Last week, myself and 3 friends completed a 4 day hike from the Horseshoe Meadows trailhead to the Mount Whitney Summit and down to Whitney Portal.

Day 1 - Horseshoe Meadows trailhead to Long Lake (7 miles, 5 hours). We followed the Cottonwood Lakes trail, and had to seek shelter for about an hour as a lightning storm passed. Easy day overall and plenty of camp sites at Long Lake. We were attempting to take a shortcut from the Cottonwood Lakes trail with a more direct route to New Army Pass but lost the trail after a creek crossing. No big deal as the Cottonwood Lakes trail got us to the same place eventually with little extra mileage. At Long Lake, there were 2 other parties camping at the lake. We all had a spectacular lightning show that evening which kept us awake until midnight.

Day 2 - Long Lake over New Army Pass to Rock Creek (9 miles, 6 hours). The climb over NAP was simple. From Long Lake, its just 800 feet of elevation on simple switchbacks. Since there were clouds lingering, we wanted to get up and over the pass quickly so we could get down in the Rock Creek area before any potential thunderstorms rolled in. Once on top of NAP, the trail heads off towards Mount Langley which seems counter-intuitive since you know you want to be heading the other way. But it quickly rights itself and you are heading towards Rock Creek. This day featured a beautiful hike through incredible meadows. While it was an easy downhill day once we were over NAP, for some reason the actual mileage seemed longer than the map indicated and it took us much longer to get to Rock Creek than we expected. Lots of deer in the Rock Creek area, which I had seen here 6 years ago as well, so I think they are regular residents of this area. We had the whole campground to ourselves and waved to the PCT folks walking past our campground in the evening and the next morning.

Day 3 - Rock Creek to above Guitar Lake (13 miles, 9 hours). Tricky start to the day. The Rock Creek crossing was made this day on 3 logs just prior to reaching the Rock Creek crossing camping area. We walked past this and eventually the trail ran out so we doubled back and with the help of other hikers, we were able to locate the crossing. Everyone is so nice and helpful on this hike, they go out of their way to assist you when in need. Up and over Gayout Pass (or is it Gayot?) and a 7 mile hike to Crabtree Meadows where we had a simple stream crossing and went upstream a ways to filter water. There were a lot of people filtering right there in Crabtree Meadow, but I prefer to be upstream where there are fewer people and cascading water. We hiked to Timberline Lake and then up to Guitar Lake where probably 50 people were camping and there was a major campsite for a group which had their gear brought in on horses. We thought about what a luxury it would be to have our packs carried for us! We continued on up above Guitar Lake and past another 2 small lakes to get as high up as possible while still having a reliable water source nearby. There are quite a few sites to choose from up here, water nearby, and peace and quiet from the many people at Guitar Lake. Someone told us all of the sites here were too close to the trail and therefore we would be woken up in the middle of the night as groups move up to the summit. Not true. There are a lot of options to choose from. Quick set-up and dinner and we were off to bed.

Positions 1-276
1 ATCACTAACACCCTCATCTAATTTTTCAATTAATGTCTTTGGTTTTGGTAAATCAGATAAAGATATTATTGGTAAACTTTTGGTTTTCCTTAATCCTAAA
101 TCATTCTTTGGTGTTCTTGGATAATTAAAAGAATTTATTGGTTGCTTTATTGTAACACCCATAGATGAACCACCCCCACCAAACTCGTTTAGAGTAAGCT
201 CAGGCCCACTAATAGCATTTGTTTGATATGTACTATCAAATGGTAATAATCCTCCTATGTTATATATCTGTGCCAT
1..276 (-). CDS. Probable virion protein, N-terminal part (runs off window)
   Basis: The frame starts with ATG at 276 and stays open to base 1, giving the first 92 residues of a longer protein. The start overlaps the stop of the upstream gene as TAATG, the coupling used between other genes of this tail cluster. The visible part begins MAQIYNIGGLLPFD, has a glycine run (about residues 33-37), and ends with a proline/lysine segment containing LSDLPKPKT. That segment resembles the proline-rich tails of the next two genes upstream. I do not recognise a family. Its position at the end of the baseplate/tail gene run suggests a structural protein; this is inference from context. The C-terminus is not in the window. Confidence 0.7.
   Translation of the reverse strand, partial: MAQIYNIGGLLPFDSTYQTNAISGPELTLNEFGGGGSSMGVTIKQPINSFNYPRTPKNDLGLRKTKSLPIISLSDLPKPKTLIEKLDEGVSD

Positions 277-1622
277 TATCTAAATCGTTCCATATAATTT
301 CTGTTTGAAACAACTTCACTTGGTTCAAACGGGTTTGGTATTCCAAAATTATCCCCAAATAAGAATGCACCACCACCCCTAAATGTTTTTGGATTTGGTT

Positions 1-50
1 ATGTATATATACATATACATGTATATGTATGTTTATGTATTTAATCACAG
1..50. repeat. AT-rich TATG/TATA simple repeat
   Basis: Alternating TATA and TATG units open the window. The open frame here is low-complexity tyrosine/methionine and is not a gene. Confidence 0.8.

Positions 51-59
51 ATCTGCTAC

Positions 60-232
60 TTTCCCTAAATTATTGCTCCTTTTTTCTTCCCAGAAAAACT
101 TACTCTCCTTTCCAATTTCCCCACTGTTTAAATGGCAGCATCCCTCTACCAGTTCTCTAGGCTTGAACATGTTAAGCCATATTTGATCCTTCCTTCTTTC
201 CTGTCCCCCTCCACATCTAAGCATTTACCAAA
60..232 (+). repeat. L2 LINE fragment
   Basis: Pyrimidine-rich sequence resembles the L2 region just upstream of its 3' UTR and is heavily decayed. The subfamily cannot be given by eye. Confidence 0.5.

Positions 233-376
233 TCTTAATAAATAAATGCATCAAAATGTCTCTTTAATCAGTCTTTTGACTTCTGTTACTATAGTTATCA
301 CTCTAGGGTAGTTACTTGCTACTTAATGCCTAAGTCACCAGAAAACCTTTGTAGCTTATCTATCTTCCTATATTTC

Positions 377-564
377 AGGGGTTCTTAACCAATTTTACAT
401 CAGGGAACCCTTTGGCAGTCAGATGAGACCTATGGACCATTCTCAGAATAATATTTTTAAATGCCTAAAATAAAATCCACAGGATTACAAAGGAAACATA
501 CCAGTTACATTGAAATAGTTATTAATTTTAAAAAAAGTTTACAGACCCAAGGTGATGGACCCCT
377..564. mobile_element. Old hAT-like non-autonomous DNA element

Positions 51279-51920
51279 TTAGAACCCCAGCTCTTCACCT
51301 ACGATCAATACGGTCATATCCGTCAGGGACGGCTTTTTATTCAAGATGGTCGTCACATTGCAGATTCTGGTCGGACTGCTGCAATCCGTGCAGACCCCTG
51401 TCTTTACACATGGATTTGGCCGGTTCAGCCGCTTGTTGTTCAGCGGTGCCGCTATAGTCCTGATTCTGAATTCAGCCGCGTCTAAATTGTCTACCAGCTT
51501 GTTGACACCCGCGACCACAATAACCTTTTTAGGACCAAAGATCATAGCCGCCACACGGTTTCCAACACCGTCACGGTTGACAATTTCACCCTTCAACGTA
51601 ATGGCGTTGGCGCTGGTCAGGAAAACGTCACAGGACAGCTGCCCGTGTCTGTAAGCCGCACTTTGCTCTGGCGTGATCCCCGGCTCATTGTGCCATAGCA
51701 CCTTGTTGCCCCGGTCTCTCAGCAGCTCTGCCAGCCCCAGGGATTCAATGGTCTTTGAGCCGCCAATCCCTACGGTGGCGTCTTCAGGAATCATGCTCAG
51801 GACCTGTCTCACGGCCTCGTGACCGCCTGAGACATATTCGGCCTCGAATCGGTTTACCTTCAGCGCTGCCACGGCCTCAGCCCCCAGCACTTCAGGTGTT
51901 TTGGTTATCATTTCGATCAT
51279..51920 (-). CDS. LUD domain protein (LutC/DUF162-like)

Day 4 - Guitar Lake to Summit to Whitney Portal (15 miles, 11 hours). Temps dropped below 30 that evening making sleeping more difficult and motivation to get up before dawn difficult, but we awoke at 5:30am and were on the trail at 7am. 2 hour hike up switchbacks to Trail Crest where we dropped our packs. The switchbacks were really not that difficult. Slow and steady was the key for us. Another 2 hours got us to the summit. On this day, everyone walked across the small snow field versus taking the alternative trail just before the snow which I had read about. It was a simple crossing taking maybe 30 seconds. Conditions will probably dictate what is the best route on a daily basis. Since there are many reports on the main trail experience, I will not repeat that here except to say that it took us 7 hours to get from the Summit down to the Portal which included an hour back to Trail Crest with just day packs and then 6 hours down to the Portal with full packs. This sounds slow to me even as I write this now, but we moved at a consistent pace and stopped for 15 minute breaks every 90 minutes.

This route is incredibly beautiful and has a fraction of the hikers on it as the main route. I recommend it to anyone with the time to spare 4 days.